• Compute the following syndrome Si given code element Ci:

  • Suppose that two correctableerror vectors E1 and E2 produce same syndrome:

  • But, since both E1 and E2 have  (d-1)/2 bits set, E1 + E2  d-1 bits set so this conclusion cannot be true!

  • So, syndrome is unique indicator of correctable error vectors


Galois field
Galois Field

  • Definition: Field: a complete group of elements with:

    • Addition, subtraction, multiplication, division

    • Completely closed under these operations

    • Every element has an additive inverse

    • Every element except zero has a multiplicative inverse

  • Examples:

    • Real numbers

    • Binary, called GF(2)  Galois Field with base 2

      • Values 0, 1. Addition/subtraction: use xor. Multiplicative inverse of 1 is 1

    • Prime field, GF(p)  Galois Field with base p

      • Values 0 … p-1

      • Addition/subtraction/multiplication: modulo p

      • Multiplicative Inverse: every value except 0 has inverse

      • Example: GF(5): 11  1 mod 5, 23  1mod 5, 44  1 mod 5

    • General Galois Field: GF(pm)  base p (prime!), dimension m

      • Values are vectors of elements of GF(p) of dimension m

      • Add/subtract: vector addition/subtraction

      • Multiply/divide: more complex

      • Just like read numbers but finite!

      • Common for computer algorithms: GF(2m)


Specific example galois fields gf 2 n

Consider polynomials whose coefficients come from GF(2).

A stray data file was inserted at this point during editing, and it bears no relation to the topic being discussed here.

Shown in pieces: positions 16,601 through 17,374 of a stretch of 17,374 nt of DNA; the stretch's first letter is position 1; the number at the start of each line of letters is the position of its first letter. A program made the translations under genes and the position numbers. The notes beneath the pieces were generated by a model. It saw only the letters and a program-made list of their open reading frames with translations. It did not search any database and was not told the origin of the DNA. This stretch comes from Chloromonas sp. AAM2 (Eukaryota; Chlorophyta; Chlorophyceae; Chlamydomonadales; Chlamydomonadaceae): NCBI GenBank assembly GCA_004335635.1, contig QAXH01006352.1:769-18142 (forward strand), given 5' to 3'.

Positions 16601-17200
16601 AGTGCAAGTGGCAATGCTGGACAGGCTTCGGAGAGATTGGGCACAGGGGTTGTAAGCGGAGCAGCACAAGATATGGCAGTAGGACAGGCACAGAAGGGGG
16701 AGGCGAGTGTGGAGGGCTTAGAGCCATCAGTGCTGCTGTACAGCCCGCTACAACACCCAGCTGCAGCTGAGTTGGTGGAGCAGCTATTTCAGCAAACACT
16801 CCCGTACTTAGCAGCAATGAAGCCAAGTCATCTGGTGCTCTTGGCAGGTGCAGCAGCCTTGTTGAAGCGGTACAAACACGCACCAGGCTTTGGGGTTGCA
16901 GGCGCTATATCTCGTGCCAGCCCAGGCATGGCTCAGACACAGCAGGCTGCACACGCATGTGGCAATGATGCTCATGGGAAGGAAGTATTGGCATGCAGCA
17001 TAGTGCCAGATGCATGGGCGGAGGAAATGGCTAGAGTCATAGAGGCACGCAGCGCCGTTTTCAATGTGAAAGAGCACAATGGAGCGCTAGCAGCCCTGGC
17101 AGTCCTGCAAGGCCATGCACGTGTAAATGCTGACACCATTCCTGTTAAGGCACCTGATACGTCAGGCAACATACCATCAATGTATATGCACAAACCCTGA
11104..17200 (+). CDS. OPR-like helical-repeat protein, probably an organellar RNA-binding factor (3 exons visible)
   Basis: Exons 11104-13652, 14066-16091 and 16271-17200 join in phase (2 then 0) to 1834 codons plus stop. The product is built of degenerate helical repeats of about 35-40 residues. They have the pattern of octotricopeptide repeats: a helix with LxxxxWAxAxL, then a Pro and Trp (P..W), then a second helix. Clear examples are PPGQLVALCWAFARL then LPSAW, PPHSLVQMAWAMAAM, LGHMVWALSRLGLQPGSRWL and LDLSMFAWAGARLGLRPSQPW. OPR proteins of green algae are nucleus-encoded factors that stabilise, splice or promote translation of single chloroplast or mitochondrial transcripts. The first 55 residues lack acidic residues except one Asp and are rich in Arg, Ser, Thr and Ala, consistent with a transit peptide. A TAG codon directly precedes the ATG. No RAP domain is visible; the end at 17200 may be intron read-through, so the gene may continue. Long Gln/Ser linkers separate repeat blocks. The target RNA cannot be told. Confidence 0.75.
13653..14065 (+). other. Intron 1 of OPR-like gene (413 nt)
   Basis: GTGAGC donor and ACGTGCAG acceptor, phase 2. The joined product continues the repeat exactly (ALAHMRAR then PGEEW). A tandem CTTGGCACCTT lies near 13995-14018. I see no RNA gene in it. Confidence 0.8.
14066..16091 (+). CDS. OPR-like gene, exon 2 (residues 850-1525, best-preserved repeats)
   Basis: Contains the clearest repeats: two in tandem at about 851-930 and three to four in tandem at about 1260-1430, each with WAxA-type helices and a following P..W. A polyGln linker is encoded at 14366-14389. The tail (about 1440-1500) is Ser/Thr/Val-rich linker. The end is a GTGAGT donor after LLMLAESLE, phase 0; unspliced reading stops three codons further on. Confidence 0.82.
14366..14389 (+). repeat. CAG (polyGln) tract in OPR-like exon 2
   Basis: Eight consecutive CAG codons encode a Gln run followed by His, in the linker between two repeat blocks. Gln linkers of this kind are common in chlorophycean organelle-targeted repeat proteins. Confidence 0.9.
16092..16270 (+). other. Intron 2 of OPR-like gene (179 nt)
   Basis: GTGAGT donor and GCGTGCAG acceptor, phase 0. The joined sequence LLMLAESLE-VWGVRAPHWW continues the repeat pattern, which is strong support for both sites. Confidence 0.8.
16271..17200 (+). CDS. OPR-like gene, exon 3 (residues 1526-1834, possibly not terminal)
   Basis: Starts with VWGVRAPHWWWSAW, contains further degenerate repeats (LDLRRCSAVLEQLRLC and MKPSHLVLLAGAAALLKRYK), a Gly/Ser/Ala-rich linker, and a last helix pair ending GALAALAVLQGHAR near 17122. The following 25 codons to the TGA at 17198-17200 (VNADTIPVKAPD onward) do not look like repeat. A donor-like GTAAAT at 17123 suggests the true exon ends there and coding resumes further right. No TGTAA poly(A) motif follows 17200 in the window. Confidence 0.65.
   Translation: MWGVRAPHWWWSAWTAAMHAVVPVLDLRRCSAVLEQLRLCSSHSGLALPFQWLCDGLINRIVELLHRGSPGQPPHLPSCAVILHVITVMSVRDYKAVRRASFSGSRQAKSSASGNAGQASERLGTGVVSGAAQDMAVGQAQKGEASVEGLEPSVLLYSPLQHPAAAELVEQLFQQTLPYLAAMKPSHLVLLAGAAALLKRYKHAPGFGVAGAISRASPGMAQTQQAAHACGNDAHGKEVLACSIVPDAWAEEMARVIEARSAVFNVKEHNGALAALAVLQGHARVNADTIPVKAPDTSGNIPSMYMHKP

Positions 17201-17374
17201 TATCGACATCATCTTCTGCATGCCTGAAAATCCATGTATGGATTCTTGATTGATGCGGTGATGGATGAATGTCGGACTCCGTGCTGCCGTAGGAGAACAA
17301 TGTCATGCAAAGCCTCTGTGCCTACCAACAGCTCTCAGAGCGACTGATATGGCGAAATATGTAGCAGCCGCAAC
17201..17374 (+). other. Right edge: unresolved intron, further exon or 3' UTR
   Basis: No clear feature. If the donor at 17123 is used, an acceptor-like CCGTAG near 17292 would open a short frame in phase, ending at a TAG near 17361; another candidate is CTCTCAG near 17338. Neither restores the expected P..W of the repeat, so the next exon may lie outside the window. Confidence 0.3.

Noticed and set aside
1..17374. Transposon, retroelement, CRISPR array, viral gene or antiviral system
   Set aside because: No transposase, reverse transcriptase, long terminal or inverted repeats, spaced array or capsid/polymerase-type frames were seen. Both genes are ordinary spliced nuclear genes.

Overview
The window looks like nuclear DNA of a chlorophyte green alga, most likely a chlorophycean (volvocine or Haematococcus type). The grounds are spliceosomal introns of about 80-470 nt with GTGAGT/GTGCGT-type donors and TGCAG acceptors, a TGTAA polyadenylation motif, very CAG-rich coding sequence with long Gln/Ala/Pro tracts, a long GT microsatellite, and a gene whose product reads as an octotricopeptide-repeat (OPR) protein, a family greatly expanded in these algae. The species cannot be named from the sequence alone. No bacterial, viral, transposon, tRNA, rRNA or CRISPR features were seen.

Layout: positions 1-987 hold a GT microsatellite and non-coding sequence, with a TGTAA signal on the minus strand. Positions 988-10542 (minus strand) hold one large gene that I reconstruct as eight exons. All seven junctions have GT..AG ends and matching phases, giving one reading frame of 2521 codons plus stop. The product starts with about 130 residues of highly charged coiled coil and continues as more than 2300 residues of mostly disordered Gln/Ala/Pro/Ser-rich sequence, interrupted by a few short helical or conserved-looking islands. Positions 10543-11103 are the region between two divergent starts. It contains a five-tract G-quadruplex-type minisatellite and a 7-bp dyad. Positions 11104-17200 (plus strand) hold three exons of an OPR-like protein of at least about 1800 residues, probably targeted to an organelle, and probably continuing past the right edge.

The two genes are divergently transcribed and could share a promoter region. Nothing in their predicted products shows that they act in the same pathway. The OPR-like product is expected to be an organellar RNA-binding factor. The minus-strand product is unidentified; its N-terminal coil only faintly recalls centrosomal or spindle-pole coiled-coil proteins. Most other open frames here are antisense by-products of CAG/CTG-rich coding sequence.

Each term of the form xnis either present or absent.

Examples:0, 1, x, x2, and x7+ x6 + 1 = 1·x7 + 1· x6 + 0 · x5 + 0 · x4 + 0 · x3 + 0 · x2 + 0 · x1 + 1· x0

With addition and multiplication these form a “ring” (not quite a field – still missing division):

“Add”: XOR each element individually with no carry:

x4 + x3 + + x + 1

+ x4 + + x2 + x

x3 + x2 + 1

“Multiply”: multiplying by x is like shifting to the left.

x2 + x + 1

x + 1

x2 + x + 1

x3 + x2 + x

x3 + 1

Specific Example: Galois Fields GF(2n)


So what about division mod

x4 + x3

So what about division (mod)

x4 + x2

= x3 + x with remainder 0

x

x4 + x2 + 1

= x3 + x2 with remainder 1

X + 1

x3

+ x2

+ 0x

+ 0

x4 + 0x3 + x2 + 0x + 1

X + 1

x3 + x2

x3 + x2

0x2 + 0x

0x + 1

Remainder 1


Producing galois fields
Producing Galois Fields

  • These polynomials form a Galois (finite) field if we take the results of this multiplication modulo a prime polynomial p(x)

    • A prime polynomial cannot be written as product of two non-trivial polynomials q(x)r(x)

    • For any degree, there exists at least one prime polynomial.

    • With it we can form GF(2n)

  • Every Galois field has a primitive element, , such that all non-zero elements of the field can be expressed as a power of 

    • Certain choices of p(x) make the simple polynomial x the primitive element. These polynomials are called primitive

  • For example, x4 + x + 1 is primitive. So  = x is a primitive element and successive powers of will generate all non-zero elements of GF(16).

  • Example on next slide.


Galois fields with primitive x 4 x 1

0 = 1

1 = x

2 = x2

3 = x3

4 = x + 1

5 = x2 + x

6 = x3 + x2

7 = x3 + x + 1

8 = x2 + 1